FDA approval for Xgeva

The Food and Drug Administration has approved a biologic therapy, Xgeva, for a rare condition called giant cell tumor of the bone. (Dennis Drenner)

An immune-boosting biologic therapy already used to prevent fractures in patients with bone metastases has won the FDA's approval as a treatment for a rare but painful condition called giant cell tumor of the bone.

The FDA gave an expedited review to Xgeva as an orphan therapy, because its use is expected to benefit a small population of patients. Xgeva is marketed by Thousand Oaks-based Amgen.

Giant cell tumor of the bone most often affects younger adults -- those between 20 and 40 years old -- and is infrequently cancerous. But it can cause unusual fractures and progressive pain, and most commonly occurs in the long bones of the body--the distal femur, proximal tibia and distal radius. In cases in which it is cancerous, it can travel to the lungs.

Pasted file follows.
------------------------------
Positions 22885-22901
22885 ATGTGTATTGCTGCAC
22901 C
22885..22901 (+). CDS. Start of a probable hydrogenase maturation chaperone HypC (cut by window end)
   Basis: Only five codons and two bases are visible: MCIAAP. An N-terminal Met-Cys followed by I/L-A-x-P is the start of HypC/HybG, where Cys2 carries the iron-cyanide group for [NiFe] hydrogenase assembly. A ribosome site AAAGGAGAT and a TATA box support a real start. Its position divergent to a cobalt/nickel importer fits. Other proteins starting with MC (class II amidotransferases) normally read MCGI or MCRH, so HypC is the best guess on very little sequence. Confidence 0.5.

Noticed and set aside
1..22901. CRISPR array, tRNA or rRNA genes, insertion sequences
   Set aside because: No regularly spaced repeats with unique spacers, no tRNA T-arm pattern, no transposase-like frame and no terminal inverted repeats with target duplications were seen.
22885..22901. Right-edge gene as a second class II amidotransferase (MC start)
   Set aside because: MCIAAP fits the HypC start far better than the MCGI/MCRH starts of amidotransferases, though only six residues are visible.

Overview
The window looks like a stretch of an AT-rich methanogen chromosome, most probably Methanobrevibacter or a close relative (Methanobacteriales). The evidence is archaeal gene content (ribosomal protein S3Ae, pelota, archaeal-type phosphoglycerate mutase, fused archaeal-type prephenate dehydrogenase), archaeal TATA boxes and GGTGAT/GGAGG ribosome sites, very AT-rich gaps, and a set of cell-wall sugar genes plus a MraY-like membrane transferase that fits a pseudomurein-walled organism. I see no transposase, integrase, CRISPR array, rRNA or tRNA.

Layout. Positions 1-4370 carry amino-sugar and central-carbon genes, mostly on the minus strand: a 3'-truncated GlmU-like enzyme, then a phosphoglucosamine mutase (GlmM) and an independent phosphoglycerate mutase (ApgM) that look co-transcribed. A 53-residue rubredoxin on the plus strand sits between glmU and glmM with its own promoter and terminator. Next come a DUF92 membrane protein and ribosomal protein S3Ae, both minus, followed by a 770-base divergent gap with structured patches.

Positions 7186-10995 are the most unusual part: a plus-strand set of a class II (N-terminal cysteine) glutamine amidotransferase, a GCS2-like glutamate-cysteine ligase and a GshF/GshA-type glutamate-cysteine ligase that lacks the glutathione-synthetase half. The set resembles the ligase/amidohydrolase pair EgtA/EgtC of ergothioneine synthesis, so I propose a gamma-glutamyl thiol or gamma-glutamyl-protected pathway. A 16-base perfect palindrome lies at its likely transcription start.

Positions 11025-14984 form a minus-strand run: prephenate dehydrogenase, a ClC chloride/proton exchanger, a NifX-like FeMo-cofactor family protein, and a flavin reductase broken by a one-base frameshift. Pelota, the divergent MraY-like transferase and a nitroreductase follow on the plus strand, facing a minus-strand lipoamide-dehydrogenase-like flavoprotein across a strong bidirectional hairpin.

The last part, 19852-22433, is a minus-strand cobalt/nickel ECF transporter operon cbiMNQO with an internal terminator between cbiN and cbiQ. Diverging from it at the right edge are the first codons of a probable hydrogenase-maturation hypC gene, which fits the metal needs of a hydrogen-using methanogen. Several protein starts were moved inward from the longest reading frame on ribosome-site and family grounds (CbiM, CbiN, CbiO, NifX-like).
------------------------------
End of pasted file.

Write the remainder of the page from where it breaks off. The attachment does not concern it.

The FDA's approval allows Xgeva to be marketed for use in adults and adolescents whose bones have matured and whose giant cell tumors cannot be surgically removed. In a clinical trial involving 187 patients in whom giant cell tumor of the bone could be measured and could not readily be removed by surgery, 47 patients taking Xgeva had their tumor reduced in size, and growth of the tumor resumed in three of those patients.

Xgeva, also known as denosumab, is a monoclonal antibody that binds to a protein essential to healthy bones but also present in giant cell tumor of the bone. The therapy's most common serious side effects are osteonecrosis of the jaw and osteomyelitis, or inflammation or infection of the bone.